This was an upgrade from a Canon s5. I didn't have any existing lenses to worry about so the decision was a clean slate. I also considered some of the micro 4/3 cameras, mainly the Lumix models. The APS-C sensor was a major factor in my decision.
     
  14. macrumors 65816

    NZed

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    Canada, Eh?
  15. macrumors 6502

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    Aug 29, 2011
    #15
    Yup! The 1 series. Very fast, compact, and good quality in good light. Low light is not so great. Lots of controls, but many are buried in the menus. Haven't tried or read much on the V2 yet. It's still pretty new.
     
  16. macrumors 65816

    NZed

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    Canada, Eh?
    #16
  17. macrumors 68020

    Joined:
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    Fukuoka, Japan
    #17
    Yes, but the sensor is so small that it immediately rules out the system for me.
     
  18. macrumors 6502

    Joined:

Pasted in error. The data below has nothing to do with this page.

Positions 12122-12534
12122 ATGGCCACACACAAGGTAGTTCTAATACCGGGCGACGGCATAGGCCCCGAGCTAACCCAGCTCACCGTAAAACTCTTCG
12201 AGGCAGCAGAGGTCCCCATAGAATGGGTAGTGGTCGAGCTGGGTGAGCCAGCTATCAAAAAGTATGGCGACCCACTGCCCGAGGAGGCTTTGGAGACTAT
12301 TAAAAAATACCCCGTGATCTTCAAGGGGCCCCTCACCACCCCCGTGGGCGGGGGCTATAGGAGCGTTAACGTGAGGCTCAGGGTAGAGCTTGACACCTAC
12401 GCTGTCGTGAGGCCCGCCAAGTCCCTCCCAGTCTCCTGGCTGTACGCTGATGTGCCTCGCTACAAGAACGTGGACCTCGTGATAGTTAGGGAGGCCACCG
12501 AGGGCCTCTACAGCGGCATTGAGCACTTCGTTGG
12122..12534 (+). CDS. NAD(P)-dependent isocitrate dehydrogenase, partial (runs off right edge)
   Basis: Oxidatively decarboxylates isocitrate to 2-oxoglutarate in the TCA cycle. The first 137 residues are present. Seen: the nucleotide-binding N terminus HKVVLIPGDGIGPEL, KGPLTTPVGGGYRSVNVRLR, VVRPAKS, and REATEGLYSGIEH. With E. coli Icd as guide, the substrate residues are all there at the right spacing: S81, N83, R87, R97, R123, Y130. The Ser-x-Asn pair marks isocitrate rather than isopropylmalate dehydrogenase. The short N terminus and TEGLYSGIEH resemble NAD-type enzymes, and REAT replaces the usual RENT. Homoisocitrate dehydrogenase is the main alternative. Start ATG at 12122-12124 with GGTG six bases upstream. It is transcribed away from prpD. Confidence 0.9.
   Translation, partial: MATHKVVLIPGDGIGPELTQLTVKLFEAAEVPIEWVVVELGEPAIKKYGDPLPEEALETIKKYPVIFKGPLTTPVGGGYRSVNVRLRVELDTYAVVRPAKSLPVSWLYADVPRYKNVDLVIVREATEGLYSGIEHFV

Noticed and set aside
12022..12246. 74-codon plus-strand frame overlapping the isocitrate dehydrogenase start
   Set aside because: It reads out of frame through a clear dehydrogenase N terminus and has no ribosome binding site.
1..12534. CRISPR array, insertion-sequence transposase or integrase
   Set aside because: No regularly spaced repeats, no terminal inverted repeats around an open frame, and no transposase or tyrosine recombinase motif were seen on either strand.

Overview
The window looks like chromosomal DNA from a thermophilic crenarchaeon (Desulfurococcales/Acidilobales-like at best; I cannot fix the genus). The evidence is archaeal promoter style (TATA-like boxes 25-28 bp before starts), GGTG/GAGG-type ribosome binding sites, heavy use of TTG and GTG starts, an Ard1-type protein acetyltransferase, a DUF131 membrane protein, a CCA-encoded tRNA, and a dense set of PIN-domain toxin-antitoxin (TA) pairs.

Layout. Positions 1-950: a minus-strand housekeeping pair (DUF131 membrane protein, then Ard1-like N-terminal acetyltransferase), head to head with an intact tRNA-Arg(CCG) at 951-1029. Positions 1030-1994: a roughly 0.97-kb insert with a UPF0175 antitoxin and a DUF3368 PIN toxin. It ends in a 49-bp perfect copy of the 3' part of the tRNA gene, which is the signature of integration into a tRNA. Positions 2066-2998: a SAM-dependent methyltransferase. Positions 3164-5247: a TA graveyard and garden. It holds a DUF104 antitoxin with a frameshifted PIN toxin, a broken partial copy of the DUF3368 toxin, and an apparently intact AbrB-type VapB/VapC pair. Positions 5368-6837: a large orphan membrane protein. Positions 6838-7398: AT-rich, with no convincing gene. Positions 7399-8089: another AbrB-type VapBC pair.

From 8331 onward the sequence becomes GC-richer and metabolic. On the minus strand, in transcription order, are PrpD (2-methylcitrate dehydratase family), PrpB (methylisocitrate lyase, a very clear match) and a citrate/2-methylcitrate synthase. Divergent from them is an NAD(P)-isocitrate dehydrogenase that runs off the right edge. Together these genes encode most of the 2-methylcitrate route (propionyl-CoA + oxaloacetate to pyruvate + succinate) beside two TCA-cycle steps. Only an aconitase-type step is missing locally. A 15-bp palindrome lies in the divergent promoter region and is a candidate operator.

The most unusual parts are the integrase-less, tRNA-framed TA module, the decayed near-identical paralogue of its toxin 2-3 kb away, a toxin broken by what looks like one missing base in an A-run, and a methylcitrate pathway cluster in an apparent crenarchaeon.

Aug 29, 2011
    #18
    Fair enough. This is a great option if you want a mirrorless as a backup to your DSLR, but purchasing a mirroless body to use full sized lenses completely negates the point of a mirrorless body. Which is portability. Plus, having such a tiny body on a full sized lens would make it far too difficult to handle. IMO, the OP is better off starting from scratch. Too many better and more mature options out there compared to Nikon's 1 series or even Canon's EOSM.
     
  19. macrumors 68020

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    #19
    The sad thing is that Canon (just like Nikon) does not want the EOS-M to compete with its dslrs at this point. (Canon has stated that they have no intentions of releasing a pro-grade EOS-M body at this point.) Nikon has excluded that possibility from the start by picking a tiny sensor as a starting point.
     
  20. macrumors 6502

    Joined:
    Aug 29, 2011
    #20